(Editor’s note: Percy Menzies, M. Pharm, is president of the Assisted Recovery Centers of America, a treatment program based in St. Louis, Missouri that treats patients affected by drugs and alcohol.)
Opium, the natural exudation of the opium poppy, has been used since time immemorial for the control of pain and other ailments.
There was intense curiosity to find the ‘gene’ in opium that dulled the pain and caused the dream-like feeling, which we now call euphoria. The active ingredient was isolated in 1805 and named morphine, after the Roman god of dreams – Morpheus.
Morphine was called a miracle drug, a “gift from God” that was effective, safe and could be used for just about any ailment — for patients ranging from newborns to the elderly. The indiscriminate use of morphine that followed was not then a cause for worry.
The invention of the hypodermic needle in the 1850’s made it easier to administer morphine directly into the blood stream and provide near-complete relief to wounded soldiers during the American Civil War. Many became dependent on morphine and the condition came to be known as the Soldiers Disease – the precursor to the term “addiction”. By the late 1800’s and early 1900’s, addiction to morphine was a major public health problem.
Attempts to make opioid drugs more potent succeeded and we now have dozens of drugs like oxycodone, hydrocodone, oxymorphone, hydromorphone, and buprenorphine; as well as entirely synthetic drugs like fentanyl and methadone, that have become mainstays for the treatment of pain.
Scientists have been completely frustrated in delinking the potency from the addiction. Indeed, there is a strong direct relationship between potency and addiction. The stronger the drug, the stronger the potential for addiction. A weak analgesic like codeine has a low abuse potential, while fentanyl, a drug about 80 times stronger than morphine, has a very high abuse potential.
The dark and checkered history of opioid drugs led to clinical guidelines of using them only for acute pain, mostly for hospitalized patients and terminal cancer patients. Abuse and addiction became fairly limited.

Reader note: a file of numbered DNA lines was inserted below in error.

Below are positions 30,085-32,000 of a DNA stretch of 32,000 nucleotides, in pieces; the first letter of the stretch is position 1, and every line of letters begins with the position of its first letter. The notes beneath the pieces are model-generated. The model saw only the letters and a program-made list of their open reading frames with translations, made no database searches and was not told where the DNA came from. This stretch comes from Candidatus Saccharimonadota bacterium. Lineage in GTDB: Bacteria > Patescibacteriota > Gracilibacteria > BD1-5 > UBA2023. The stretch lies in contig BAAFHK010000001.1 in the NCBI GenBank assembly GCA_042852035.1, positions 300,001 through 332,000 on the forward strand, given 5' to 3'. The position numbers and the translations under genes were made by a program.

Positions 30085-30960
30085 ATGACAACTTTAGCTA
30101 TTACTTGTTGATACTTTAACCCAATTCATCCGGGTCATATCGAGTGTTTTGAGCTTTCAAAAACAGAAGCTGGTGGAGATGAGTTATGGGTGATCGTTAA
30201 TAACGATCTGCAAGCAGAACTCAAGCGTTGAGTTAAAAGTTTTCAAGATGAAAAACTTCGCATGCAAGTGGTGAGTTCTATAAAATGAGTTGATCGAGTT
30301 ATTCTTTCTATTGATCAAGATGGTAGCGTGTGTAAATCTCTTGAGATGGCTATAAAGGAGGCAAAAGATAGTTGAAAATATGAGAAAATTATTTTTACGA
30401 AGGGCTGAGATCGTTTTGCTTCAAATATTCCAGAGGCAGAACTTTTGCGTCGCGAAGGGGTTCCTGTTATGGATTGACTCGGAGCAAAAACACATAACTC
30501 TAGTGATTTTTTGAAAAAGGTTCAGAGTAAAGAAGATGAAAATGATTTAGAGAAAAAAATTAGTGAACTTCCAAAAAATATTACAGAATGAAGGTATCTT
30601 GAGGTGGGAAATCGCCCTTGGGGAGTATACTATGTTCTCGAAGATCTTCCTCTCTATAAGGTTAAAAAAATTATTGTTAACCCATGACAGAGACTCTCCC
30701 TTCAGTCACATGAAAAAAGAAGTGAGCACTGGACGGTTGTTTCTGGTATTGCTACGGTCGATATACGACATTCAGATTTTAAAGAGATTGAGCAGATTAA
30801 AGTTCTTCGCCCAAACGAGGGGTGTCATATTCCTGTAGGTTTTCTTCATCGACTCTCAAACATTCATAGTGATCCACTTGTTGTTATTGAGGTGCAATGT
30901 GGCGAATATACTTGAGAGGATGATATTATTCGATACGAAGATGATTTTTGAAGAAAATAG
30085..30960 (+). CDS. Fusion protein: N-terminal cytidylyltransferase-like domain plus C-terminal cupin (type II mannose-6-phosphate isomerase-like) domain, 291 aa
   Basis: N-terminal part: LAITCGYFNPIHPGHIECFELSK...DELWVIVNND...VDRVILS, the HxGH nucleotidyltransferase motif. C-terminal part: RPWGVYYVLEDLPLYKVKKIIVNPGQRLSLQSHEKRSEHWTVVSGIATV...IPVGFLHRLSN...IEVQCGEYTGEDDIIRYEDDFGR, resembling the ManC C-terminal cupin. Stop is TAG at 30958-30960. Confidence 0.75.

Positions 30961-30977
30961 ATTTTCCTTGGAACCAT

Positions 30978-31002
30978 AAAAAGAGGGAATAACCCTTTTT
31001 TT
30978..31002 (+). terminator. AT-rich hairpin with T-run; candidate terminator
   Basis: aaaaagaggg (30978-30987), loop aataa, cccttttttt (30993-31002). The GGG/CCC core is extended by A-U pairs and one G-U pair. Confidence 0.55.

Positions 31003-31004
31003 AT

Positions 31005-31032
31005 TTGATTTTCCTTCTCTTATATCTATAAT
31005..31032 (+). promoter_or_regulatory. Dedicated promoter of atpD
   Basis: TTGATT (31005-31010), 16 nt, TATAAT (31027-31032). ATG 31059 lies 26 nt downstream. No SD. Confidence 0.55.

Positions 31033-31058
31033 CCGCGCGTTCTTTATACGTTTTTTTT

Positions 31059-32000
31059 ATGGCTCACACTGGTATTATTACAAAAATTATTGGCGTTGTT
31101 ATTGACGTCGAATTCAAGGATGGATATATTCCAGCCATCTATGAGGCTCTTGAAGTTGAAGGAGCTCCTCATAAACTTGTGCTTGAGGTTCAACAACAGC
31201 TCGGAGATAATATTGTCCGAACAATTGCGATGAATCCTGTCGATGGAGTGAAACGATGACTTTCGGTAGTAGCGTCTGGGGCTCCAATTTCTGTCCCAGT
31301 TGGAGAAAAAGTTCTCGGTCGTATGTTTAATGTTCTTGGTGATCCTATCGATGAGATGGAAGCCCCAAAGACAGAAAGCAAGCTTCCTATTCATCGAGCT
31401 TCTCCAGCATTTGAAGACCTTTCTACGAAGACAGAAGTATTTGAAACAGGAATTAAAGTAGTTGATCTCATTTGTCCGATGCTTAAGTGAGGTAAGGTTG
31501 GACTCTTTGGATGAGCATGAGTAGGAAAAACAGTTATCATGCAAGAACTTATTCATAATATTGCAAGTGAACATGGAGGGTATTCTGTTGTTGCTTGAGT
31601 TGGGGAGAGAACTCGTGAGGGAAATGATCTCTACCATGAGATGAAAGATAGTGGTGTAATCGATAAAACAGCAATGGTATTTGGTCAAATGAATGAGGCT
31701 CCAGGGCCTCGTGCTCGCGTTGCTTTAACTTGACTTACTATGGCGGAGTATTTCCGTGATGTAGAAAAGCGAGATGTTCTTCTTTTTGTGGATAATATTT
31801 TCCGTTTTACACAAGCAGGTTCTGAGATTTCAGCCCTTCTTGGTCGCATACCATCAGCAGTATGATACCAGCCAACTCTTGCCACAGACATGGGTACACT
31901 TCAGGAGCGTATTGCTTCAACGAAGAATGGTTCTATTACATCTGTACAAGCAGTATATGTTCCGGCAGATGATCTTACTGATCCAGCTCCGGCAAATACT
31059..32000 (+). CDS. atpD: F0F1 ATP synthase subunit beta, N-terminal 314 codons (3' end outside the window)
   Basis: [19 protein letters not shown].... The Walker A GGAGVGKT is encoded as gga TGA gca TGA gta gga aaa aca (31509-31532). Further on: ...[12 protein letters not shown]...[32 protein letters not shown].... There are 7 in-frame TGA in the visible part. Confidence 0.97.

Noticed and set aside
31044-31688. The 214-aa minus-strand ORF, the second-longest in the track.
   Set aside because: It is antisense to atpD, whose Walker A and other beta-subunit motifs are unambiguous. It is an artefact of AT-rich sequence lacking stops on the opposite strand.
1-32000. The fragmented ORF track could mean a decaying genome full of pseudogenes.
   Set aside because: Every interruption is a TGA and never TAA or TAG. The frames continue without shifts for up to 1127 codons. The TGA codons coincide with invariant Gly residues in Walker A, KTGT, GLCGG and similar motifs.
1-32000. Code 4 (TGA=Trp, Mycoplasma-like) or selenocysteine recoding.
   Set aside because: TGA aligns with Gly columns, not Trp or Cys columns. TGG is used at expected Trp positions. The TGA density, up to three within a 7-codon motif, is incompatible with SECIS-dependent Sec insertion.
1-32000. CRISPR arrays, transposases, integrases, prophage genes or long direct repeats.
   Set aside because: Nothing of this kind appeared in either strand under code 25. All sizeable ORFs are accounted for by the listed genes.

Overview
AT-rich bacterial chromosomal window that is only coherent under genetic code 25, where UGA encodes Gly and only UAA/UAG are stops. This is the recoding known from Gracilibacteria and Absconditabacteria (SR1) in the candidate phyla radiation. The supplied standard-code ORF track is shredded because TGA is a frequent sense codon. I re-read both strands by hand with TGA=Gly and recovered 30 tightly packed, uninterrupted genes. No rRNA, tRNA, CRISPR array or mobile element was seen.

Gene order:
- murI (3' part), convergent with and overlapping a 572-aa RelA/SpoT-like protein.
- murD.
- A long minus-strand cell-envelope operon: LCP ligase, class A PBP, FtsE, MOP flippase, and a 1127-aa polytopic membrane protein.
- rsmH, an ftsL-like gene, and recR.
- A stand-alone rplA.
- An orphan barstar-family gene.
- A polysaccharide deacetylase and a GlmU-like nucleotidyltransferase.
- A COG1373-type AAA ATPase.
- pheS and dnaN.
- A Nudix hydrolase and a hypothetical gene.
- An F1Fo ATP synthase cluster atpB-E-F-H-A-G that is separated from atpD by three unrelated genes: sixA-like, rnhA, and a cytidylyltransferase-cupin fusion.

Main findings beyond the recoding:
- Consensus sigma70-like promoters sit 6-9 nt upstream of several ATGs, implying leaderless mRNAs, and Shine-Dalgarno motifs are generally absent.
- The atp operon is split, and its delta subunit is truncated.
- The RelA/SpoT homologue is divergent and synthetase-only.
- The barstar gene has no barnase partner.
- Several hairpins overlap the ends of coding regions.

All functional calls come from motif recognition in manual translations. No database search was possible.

These guidelines held until the 1990’s, when prescribing practices changed in two directions and converged into the devastating problem of abuse and addiction to opioid pain medications that continues today.
The first change was the introduction of sustained-release formulations that packed 2 to 20 times the normal dose of the opioid drug into a single pill.
The second was the movement to treat chronic pain more aggressively. Physicians were chided for ignoring pain and encouraged to “measure” pain as the fifth vital sign, along with temperature, blood pressure, pulse and respiration. If patients complained of ongoing or chronic pain, the physician was obligated to treat the pain effectively.
Physicians were also bombarded with aggressive promotion by drug companies, backed by clinical studies claiming that potent opioid drugs had little or no abuse potential when used to treat chronic pain. The diagnosis and treatment of chronic pain became a billable item and the sales of opioid pain medications grew at alarming rates. So did a new industry called “chronic pain” treatment. Physicians with little or no training in the treatment of chronic pain and even less knowledge on the pharmacology of opioids drugs got into the field.